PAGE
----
As a bonus, this is a great fat-burning cardio workout for you!
Go Back to the Ground
If my horse’s mindset – or even my own – is really not in the right place and my ride is going wrong, sometimes I get off and go back to groundwork. My goal is to end my ride on a positive note, but that does not mean that I have to end it in the saddle.
What I do with my horse on the ground really depends on what he needs. If I suspect my ride went wrong because he is stiff or sore, I do some stretching (see Three Front End Stretches to Reduce Your Horse’s Shoulder Stiffness and Increase Performance for three of my go-to stretches). If our ride went bad while we were doing transitions, I put him on the lunge line and practice transitions there. If he wants to spook and snort in one part of the arena, we lunge there. Whatever I was doing under saddle, I take to the ground. This gives me a new perspective on the problem.
For more ideas, I love 101 Ground Training Exercises for Every Horse and Handler by Cherry Hill (buy it here).
Take a Time Out
While I am a big believer in ending rides with something positive, sometimes a ride goes so wrong that the best option is to end it then. If my mare is in heat and she just is not working through it, we end our ride. If my own mindset is not right and I am becoming increasingly more frustrated with my horse, we end our ride. If my horse is in a downward spiral and my ride is deteriorating, I end it.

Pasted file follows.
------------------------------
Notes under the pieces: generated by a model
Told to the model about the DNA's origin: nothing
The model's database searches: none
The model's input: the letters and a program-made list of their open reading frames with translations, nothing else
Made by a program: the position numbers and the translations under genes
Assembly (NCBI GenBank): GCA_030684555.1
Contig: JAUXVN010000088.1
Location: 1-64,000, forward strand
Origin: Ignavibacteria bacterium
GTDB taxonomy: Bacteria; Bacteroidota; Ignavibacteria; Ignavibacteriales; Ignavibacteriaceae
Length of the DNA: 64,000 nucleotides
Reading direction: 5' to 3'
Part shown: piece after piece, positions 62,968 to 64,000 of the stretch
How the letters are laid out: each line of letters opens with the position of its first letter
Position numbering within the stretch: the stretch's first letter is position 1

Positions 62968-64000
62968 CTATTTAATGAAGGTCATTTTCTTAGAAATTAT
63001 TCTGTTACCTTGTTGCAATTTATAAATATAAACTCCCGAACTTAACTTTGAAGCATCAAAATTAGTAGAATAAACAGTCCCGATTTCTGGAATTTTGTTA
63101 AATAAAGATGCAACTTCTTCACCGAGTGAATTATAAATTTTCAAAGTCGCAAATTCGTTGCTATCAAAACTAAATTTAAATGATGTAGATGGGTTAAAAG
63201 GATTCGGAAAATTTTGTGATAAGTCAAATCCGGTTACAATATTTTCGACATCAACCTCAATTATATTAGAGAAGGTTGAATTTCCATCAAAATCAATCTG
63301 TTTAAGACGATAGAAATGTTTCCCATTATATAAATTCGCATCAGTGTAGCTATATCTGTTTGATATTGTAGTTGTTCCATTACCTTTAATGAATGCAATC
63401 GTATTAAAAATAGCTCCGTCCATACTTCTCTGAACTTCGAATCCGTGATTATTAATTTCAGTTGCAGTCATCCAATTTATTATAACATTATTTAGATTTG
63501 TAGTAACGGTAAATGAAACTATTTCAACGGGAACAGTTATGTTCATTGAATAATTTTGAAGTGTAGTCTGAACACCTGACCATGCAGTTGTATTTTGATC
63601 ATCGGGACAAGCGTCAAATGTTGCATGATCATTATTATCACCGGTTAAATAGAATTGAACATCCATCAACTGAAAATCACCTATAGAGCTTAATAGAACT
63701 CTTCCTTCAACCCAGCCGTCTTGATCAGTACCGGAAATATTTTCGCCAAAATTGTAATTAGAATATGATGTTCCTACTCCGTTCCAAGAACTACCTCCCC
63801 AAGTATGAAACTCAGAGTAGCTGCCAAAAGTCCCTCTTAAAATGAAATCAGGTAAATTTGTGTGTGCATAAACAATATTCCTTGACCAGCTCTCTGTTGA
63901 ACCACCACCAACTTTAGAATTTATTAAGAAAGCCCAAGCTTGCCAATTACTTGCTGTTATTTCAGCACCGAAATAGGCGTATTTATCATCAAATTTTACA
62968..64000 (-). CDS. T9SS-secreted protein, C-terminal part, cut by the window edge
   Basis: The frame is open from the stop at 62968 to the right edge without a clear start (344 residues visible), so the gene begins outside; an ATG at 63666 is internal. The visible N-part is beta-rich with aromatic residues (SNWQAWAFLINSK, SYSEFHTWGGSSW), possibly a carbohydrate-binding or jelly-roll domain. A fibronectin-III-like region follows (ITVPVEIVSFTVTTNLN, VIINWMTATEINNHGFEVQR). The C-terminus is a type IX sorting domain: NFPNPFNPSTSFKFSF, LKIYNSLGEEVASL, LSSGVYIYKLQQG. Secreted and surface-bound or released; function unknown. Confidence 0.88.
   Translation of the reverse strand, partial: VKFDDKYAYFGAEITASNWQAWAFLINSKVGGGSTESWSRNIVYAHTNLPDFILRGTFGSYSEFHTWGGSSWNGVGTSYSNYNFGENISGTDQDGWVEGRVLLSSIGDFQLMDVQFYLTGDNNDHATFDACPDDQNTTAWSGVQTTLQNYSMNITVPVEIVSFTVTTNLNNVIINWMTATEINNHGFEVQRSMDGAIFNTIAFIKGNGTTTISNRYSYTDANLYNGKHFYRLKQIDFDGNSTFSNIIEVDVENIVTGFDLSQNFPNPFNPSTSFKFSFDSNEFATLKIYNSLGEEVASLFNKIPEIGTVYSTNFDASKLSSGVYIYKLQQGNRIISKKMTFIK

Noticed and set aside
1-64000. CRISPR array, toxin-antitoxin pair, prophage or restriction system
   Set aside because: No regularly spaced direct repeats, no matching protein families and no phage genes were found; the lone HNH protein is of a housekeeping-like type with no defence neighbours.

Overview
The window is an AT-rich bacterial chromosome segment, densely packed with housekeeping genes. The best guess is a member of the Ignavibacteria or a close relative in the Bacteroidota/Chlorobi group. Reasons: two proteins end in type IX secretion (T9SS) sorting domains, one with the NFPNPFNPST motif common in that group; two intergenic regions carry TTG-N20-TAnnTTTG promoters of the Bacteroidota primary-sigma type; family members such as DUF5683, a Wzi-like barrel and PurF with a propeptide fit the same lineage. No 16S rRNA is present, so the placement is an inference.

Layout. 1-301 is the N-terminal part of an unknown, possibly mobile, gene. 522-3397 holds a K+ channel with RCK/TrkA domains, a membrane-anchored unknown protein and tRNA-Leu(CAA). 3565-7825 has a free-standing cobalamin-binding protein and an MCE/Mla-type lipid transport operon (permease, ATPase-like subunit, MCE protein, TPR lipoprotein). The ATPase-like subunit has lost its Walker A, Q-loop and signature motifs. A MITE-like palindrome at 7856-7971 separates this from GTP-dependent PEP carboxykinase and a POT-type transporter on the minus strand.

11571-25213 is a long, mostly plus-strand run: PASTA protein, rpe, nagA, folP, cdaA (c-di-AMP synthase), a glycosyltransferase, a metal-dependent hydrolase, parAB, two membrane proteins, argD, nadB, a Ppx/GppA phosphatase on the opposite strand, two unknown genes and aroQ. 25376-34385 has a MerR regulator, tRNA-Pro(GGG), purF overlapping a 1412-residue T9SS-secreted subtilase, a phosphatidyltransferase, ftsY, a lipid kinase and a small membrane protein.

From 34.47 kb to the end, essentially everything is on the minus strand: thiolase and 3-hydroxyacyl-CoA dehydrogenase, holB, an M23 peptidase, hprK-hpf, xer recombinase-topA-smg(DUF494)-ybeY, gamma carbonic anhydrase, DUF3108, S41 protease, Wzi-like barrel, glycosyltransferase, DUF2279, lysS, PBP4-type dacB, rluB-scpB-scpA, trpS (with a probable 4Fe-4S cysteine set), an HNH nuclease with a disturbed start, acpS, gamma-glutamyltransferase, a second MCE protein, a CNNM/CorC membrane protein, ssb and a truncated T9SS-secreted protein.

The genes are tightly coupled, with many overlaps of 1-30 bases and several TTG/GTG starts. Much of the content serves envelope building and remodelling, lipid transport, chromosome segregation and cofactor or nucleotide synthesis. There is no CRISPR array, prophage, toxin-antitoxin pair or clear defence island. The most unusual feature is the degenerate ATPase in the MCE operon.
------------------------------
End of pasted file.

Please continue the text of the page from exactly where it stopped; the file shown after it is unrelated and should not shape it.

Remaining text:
With an older, broke horse, this does not teach him that bad behavior wins. Your frustration and inappropriate responses would teach him far worse. Sometimes you just have to take the saddle off and start again tomorrow. This is okay. This is not admitting defeat. This is doing what is best for you and your horse. Start again when both of you are in a better mindset.
With colts, I take extra time to work through why our ride went bad, more than I do with broke horses. Colts are still learning correct and incorrect responses. Admitting defeat too soon can reinforce wrong responses rather than getting both of you in the right mindset. Even with colts, it is okay to say, “This is enough,” and ride again later.
Every time you put your foot in the stirrup is a chance to have an incredible ride. When your ride starts to go wrong, you have the opportunity to work through it and end on a positive note. Redirect, change location, and keep your ride interesting for your horse. If you need to go back to the ground, go back to the ground. If you need to end your ride early, then end it. None of these options are admitting defeat. You need to do what is best for you and your horse at that moment, and that is how you build a foundation of positive rides.
What do you do when your ride starts to go wrong? Let me know in the comments below!
Welcome! I've been a freelance writer since 2002 and have numerous horse-related articles published in print and online publications. I have a Bachelor of Science degree from Rocky Mountain College with a major in Equestrian Studies and a minor in Business Management. My current business ventures include High Plains Arena and real estate investing.